Elizabeth Dodd

The Veiled Mirror
and the Woman Poet

box"Dodd's thorough readings of the poetry contribute significantly to ongoing conversations about how 'gender-identified emotion' affects the production and reception of women. Her emphasis on personal classicism contributes a vocabulary to explain how female poets rename rather than retreat from cultural conditions that would seek to mute them.... Moving from impersonal modernism to he honesty of the confessionals and beyond, Dodd's careful close readings—as both a poet and a critic—illustrate that the task for the twentieth-century woman writer continues to be 'not merely to look back at an existing body of work and see it anew, but to look inward and envision a path for her own potential.' — Tony Trigilio, Tulsa Studies in Women's Literature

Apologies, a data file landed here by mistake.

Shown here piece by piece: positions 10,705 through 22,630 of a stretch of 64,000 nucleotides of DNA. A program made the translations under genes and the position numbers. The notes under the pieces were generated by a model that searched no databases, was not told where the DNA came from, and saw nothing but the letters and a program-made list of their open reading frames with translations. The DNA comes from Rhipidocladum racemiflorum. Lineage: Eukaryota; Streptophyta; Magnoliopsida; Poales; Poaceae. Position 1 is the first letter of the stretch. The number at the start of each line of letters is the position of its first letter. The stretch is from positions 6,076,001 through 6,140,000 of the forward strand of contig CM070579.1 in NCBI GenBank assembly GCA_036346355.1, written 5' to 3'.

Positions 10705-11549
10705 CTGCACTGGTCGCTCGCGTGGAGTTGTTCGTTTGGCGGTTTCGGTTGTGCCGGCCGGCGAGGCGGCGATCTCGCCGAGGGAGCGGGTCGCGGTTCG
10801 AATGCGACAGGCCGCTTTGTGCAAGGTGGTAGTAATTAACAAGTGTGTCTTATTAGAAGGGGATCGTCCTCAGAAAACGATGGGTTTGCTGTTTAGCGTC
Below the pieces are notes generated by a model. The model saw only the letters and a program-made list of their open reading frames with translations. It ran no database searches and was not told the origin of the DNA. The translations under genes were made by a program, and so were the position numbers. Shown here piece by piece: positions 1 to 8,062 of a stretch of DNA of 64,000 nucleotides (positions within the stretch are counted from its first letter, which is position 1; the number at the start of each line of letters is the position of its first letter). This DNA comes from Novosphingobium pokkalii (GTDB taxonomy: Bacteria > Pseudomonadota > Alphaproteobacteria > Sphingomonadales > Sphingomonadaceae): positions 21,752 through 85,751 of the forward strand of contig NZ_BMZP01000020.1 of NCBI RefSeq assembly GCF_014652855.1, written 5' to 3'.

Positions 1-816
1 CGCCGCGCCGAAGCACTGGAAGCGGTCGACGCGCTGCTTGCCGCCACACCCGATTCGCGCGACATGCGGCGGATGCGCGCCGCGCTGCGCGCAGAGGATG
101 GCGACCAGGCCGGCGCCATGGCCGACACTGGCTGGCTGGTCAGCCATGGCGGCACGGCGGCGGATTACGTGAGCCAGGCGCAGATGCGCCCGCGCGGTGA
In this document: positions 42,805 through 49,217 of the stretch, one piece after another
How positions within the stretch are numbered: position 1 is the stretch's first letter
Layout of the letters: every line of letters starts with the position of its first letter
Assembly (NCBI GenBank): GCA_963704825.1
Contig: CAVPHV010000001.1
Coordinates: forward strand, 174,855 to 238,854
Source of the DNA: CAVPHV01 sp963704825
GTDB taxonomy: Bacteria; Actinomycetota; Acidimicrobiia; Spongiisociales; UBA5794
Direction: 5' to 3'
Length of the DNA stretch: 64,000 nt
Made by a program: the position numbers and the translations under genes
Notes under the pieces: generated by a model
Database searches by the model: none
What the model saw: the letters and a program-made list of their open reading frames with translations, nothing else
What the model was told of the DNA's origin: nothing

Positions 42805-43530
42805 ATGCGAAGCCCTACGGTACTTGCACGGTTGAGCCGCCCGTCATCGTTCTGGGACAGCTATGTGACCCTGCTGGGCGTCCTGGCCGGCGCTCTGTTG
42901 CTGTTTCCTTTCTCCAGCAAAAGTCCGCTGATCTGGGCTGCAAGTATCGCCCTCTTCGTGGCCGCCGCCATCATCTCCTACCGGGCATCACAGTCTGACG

In The Veiled Mirror and the Woman Poet, Elizabeth Dodd explores the lives and work of four women poets of the twentieth century—H. D., Louise Bogan, Elizabeth Bishop, and Louise Gluck. Dodd argues that sexist and male-dominated cultural forces in their personal and professional lives challenged these women to find a unique mode of expression in their poetry, a practice Dodd defines as personal classicism. Dodd uses the term personal classicism to examine modern and contemporary poetry that appears torn between two major modes of poetic sensibility, the Romantic and the Classical. While the four poets she addresses exhibit a poetic sensibility that is primarily Romantic—valuing Wordsworth's "spontaneous overflow of powerful feelings"; adopting a natural, spoken tone; and relying on personal subject matter—they have nonetheless employed masking and controlling strategies that are more nearly Classical.


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